Lake Formation is an AWS managed service. Third-party auditors regularly assess the security and compliance of AWS services as part of multiple AWS compliance programs. As part of the AWS shared responsibility model, the Lake Formation and AWS Glue services are in the scope of the following compliance programs. You can obtain the corresponding compliance reports under an AWS non-disclosure agreement (NDA) through AWS Artifact.

AWS Glue

  • C5
  • DoD CC SRG (IL2-IL5)
  • ENS High
  • GSMA (Ohio and Paris)
  • IRAP
  • K-ISMS
  • PiTuKri
  • SOC 1,2,3

AWS Glue (including Lake Formation)

  • CSA STAR CCM v3.0.1
  • ISO/IEC 27001:2013, 27017:2015, 27018:2019, and ISO/IEC 9001:2015
  • MTCS (Regions: US-East, US-West, Singapore, Seoul)
  • PCI
  • FedRAMP (Moderate and High)

Your scope of the shared responsibility model when using Lake Formation is determined by the sensitivity of your data, your organization’s compliance objectives, and the applicable laws and regulations. AWS provides several resources for meeting your compliance objectives.

Data Protection with Lake Formation

Data protection is the process of preventing critical information from being corrupted, compromised, or lost. Encryption is a recommended practice for making sure of the confidentiality and integrity of the data being processed – both in transit and at rest.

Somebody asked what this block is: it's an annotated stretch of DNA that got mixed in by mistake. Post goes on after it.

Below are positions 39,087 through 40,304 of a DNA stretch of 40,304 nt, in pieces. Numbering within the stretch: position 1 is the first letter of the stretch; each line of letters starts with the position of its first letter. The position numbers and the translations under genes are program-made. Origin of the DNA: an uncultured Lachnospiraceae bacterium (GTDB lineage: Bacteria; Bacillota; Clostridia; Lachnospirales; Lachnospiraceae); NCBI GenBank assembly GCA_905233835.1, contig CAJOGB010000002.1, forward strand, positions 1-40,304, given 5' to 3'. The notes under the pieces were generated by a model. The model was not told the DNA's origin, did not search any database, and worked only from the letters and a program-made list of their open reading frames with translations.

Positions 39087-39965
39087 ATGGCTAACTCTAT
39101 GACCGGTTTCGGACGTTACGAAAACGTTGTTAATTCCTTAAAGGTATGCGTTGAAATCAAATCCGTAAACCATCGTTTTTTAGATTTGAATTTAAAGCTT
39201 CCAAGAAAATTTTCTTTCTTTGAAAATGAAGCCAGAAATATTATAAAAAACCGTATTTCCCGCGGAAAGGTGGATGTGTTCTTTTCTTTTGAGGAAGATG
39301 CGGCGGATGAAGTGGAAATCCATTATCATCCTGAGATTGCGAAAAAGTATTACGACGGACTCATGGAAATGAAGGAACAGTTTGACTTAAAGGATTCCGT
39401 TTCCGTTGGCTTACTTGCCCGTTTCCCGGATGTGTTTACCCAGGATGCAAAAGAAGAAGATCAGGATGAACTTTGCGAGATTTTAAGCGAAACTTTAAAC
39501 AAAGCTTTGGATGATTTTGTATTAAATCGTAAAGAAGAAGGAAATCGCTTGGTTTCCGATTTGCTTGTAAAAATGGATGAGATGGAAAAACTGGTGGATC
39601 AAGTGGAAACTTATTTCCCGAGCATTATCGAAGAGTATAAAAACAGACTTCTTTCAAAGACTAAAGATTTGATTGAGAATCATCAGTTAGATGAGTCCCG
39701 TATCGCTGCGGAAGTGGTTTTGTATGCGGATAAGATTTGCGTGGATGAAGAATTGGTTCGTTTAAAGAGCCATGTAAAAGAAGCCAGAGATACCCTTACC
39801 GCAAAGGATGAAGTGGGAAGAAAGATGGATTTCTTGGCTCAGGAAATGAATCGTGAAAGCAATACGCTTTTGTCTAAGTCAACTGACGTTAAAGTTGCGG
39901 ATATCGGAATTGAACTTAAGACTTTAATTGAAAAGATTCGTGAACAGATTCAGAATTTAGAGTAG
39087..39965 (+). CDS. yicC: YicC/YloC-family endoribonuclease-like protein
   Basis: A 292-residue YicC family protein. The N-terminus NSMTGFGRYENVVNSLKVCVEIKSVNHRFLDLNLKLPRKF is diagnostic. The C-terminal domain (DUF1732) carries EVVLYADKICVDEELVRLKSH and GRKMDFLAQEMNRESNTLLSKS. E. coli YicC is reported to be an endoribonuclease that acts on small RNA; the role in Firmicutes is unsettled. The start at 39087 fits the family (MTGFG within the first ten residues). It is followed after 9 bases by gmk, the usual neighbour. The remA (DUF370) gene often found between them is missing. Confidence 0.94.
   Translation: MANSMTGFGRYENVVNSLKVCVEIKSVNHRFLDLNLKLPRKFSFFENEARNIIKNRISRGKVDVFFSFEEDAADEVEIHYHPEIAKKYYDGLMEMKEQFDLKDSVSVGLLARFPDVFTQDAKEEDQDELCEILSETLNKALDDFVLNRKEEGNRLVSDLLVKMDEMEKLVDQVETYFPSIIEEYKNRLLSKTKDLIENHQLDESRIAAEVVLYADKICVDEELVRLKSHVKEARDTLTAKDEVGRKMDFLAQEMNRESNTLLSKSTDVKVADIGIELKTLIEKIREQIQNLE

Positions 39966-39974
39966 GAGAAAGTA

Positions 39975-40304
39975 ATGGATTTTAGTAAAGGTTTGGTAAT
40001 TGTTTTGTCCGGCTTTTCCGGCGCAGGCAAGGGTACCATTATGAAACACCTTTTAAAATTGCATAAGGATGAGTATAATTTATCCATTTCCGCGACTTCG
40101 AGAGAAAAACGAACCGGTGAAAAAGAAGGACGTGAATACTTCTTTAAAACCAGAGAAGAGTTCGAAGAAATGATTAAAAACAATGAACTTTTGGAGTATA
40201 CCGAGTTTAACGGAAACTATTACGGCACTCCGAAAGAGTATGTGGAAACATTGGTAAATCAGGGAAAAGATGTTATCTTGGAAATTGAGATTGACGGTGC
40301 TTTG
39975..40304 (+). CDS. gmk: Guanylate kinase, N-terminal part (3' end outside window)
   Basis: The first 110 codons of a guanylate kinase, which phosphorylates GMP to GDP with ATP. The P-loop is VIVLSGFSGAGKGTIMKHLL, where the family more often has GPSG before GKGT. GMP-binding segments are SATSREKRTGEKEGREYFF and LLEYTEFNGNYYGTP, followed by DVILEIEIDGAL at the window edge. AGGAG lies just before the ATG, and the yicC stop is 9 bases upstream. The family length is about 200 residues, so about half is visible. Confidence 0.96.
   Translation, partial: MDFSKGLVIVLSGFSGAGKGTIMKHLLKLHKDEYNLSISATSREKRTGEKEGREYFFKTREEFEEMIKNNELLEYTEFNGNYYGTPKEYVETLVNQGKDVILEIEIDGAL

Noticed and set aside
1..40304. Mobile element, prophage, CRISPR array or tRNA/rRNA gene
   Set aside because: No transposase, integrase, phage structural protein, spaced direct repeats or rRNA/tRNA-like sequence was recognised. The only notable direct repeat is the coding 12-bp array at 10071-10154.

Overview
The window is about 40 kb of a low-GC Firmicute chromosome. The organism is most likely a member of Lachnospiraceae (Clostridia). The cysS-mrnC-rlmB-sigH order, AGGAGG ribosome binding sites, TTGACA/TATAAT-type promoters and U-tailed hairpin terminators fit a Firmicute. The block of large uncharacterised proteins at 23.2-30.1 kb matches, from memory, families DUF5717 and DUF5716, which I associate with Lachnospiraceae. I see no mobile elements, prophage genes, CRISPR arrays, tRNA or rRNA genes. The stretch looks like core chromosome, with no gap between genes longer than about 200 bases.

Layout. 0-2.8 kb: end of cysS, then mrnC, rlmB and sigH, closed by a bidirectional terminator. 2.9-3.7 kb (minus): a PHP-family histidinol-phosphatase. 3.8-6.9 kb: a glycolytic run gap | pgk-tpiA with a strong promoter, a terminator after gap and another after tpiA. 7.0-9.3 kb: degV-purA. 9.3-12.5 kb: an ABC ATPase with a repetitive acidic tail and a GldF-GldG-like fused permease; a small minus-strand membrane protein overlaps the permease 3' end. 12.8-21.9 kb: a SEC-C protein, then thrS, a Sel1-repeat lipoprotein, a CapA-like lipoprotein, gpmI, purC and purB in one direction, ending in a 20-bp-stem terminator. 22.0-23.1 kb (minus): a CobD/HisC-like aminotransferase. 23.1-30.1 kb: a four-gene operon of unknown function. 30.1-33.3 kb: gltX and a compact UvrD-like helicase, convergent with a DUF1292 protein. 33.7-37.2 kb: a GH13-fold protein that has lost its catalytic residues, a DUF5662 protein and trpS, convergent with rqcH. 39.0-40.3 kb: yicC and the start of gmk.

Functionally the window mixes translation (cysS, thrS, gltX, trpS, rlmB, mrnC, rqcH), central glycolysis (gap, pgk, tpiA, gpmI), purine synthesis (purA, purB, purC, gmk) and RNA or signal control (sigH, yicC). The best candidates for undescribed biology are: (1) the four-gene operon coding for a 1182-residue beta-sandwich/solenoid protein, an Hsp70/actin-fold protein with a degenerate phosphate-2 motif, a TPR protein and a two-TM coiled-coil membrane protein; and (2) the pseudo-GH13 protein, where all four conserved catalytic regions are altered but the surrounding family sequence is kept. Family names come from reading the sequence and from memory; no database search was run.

Encryption can be enabled on Amazon S3. Furthermore, AWS Glue Data Catalogs services individually with AWS Key Management Service (AWS KMS) and Lake Formation to provide permission management with encrypted Glue Data Catalogs and datasets stored on Amazon S3.

  • Encrypting the AWS Glue Data Catalog: Encryption for AWS Glue Data Catalog objects may be enabled in the Data Catalog Settings section of the AWS Glue interface by passing the symmetric AWS KMS key. The encrypted objects include the databases, tables, partitions, table versions, connections, and user-defined functions. For detailed steps, refer to the AWS Glue edition of the FSI Services Spotlight.
  • Encrypting the ETL Process: AWS Glue supports data encryption at rest for Authoring Jobs in AWS Glue and Developing Scripts using development endpoints with keys that you manage in AWS KMS. For detailed steps, refer to the AWS Glue edition of the FSI Services Spotlight.
  • Encrypting the Amazon S3 Bucket: Lake Formation supports permissions management on datasets stored on Amazon S3 when server-side AWS KMS encryption is used. This approach provides automatic server-side encryption with keys managed by AWS KMS. Amazon S3 encrypts data in transit when cross-region replicating. Moreover, it lets you use separate accounts for source and destination regions to protect against malicious insider deletions. These encryption capabilities provide a secure foundation for all of the data in your data lake. To enable encryption, refer to the Amazon S3 documentation on protecting data using server-side encryption. Both customer managed AWS KMS keys and AWS managed keys are supported. Note that client-side encryption/decryption is not supported.
  • Encrypting the Governed tables:
    • Governed tables work as expected for data encryption at rest with AWS Glue managing the encryption key. The AWS Identity and Access Management (IAM) role associated with the Amazon S3 location where the governed tables reside must have AWS KMS permission to encrypt/decrypt.